Certainly at the same disco

Jen Gunter is in London chatting with reporters.

Though she became famous for her sharp criticisms of Paltrow (the jade egg scandal led to a lawsuit against Goop’s marketing), she has branched out from bodies and blogging, with two columns in the New York Times, a web series that unpicks health myths, and a new book, The Vagina Bible.

The book is already a bestseller, a sign there is a need for her expertise; last month a 62-year-old woman was hospitalised with second-degree burns after steaming her vagina.

What?

The BBC August 8:

Gynaecologists are warning of the potential risks of vaginal steaming after it emerged a Canadian woman burned herself attempting one.

A case study, involving a 62-year-old, was published in the Journal of Obstetrics and Gynaecology Canada.

The woman had been suffering from a prolapsed vagina and believed the treatment could help avoid surgery.

Vaginal steaming, which involves sitting over a hot water and herb mix, has seen a growth in popularity.

Sitting over a hot water and herb mix to do what? Besides causing burns? Steam is good for coughs, because it loosens up the crap in the lungs so that you can cough it out and thus breathe more easily. It doesn’t follow that steam is just generally Good. We don’t need to steam our eyeballs, or our armpits, or our kneecaps. Same with the vagina but more so.

What about this unfortunate woman?

Dr Magali Robert, who authored the article, said the injured woman attempted to steam her vagina on the advice of a traditional Chinese doctor.

The woman, who gave permission for her case to be shared, sat over the boiling water for 20 minutes on two consecutive days before presenting at an emergency department with injuries.

Boiling water?? Dear god. I accidentally let my hand stray into the plume of steam from a kettle just for a fraction of a second a few weeks back and that hurt. Just a fraction of a second so there was no damage, but still, the pain was fierce. You do the math.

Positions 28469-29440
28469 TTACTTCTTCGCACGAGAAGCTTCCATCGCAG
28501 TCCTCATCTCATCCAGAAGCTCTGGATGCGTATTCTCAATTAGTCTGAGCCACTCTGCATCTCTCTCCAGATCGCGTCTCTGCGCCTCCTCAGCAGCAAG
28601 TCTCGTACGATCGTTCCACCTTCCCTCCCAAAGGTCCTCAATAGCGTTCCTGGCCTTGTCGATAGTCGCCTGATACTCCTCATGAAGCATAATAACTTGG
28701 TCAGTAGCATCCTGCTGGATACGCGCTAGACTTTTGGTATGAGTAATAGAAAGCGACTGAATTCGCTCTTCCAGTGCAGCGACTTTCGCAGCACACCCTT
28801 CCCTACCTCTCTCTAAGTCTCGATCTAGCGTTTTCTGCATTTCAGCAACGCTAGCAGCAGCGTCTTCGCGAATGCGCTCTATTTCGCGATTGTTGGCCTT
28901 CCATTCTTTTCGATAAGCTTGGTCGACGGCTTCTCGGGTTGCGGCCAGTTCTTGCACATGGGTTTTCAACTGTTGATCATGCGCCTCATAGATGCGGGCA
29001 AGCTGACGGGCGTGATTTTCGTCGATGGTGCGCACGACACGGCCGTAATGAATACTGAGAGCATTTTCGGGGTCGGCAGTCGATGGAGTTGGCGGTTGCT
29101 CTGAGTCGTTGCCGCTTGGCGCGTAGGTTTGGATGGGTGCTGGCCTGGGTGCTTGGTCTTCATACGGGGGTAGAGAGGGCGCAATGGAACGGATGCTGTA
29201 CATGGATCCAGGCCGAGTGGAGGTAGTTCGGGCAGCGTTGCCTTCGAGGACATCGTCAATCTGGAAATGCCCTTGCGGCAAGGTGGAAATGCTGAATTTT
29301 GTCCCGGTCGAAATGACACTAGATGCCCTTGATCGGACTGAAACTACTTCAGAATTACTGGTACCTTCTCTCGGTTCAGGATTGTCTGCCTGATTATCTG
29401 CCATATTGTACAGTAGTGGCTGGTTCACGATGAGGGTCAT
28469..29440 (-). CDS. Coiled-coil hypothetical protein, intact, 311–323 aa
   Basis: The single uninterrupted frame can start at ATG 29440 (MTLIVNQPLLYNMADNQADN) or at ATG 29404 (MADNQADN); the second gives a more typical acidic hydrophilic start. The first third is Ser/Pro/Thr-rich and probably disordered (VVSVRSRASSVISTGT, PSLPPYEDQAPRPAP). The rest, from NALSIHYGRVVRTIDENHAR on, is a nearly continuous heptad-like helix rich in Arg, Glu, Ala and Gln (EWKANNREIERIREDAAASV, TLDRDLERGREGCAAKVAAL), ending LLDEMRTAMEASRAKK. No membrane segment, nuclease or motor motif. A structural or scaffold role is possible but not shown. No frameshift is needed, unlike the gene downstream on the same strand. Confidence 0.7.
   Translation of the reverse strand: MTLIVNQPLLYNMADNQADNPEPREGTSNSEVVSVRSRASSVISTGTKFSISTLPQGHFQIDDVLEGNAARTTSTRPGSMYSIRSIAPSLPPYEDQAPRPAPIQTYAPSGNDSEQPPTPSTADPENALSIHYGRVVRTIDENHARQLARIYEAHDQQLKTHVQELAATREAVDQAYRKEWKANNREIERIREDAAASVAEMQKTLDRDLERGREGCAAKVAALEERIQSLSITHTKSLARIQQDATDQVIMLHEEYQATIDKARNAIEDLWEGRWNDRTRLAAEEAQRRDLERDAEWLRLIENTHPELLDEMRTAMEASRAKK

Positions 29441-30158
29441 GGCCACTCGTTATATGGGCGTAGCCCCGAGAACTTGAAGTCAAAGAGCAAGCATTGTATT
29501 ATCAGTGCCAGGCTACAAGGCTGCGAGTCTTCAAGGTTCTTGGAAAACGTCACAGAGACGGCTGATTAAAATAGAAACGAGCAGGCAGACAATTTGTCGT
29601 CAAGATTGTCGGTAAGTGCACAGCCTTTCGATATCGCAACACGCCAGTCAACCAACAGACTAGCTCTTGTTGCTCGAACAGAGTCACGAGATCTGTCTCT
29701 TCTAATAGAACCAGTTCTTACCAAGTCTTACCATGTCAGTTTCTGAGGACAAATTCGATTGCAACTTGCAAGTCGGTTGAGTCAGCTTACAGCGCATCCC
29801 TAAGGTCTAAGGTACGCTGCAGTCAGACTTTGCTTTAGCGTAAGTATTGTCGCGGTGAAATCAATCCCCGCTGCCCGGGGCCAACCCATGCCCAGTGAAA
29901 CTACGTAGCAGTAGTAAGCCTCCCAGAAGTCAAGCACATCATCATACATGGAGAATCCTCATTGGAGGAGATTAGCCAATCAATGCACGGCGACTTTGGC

Back to the Graun on Gunter and Goop.

Gunter argues that the wellness industry and the anti-abortion industry are, if not exactly dancing together, certainly at the same disco. The former manipulates that confusion to take women’s money, the latter to take their power. “I even started to notice overlap between the language,” she says with a shudder. “The anti-science views of wellness and the anti-science of the religious right. Themes like ‘purity’ and ‘cleanliness’ with their similar rituals. It’s predatory. It’s the patriarchy by another name. And it keeps women back by telling them lies about their body. They might be different lies, but the effect is the same.” It is her responsibility, she says, with something like a sigh, to “step up”.

Women are basically seen as filthy. We know this. The taboos on menstruation, the disgust for women who have sex with more than 1 (one) man, the desperate efforts to scour out that demonic thing between their legs – it’s all the same phobic terror.

Gunter’s skill is in her rawness, her frankness about her own experiences and the way she takes celebrity trends apart like oranges, spitting out pips.

“When I realised that people were believing Goop’s fairy tales, I thought: ‘I’ll take them on.’” The first anti-Goop post she wrote, on vaginal steaming, centred around the idea that women have long been believed to be unclean. “It’s one of the core beliefs of the patriarchy. That women are dirty inside. And yet Goop presents this as female empowerment? In Hippocrates’s time they used to think that the womb wandered the body, causing mayhem, and you would coax it back into place by putting fragrant herbs between the legs. This is the same thing. It’s in so many cultures, this belief that the uterus is toxic. I couldn’t believe it was now being presented as female empowerment. It’s bad feminism. And it’s bad science.”

But it makes $$$$.

She was stunned, and yes, angry. “Paltrow is able to call up any magazine in the world and get on the cover. And this is what she’s doing with her privilege. Grifting off desperate women.”

Would she like to sit down with Paltrow one day, have a conversation about, say, weaponising women’s fears about femininity? “No, I don’t think I’d ever get an answer that would be satisfying. People have had to spend money, just to prove her breast cancer bra thing was false, money that could have been used to study something important. Many of the medical experts she publishes are part of the anti-vaccine world and post a lot of conspiracy theories. So, either it’s a grift, or she’s a true believer. As a ‘feminist businesswoman’ she’s claimed the right to ‘try out’ being a reporter, and then, ‘try out’ being a doctor. It doesn’t work like that.”

It doesn’t except that it does. It’s working for Trump and his litter, and it works for Paltrow.

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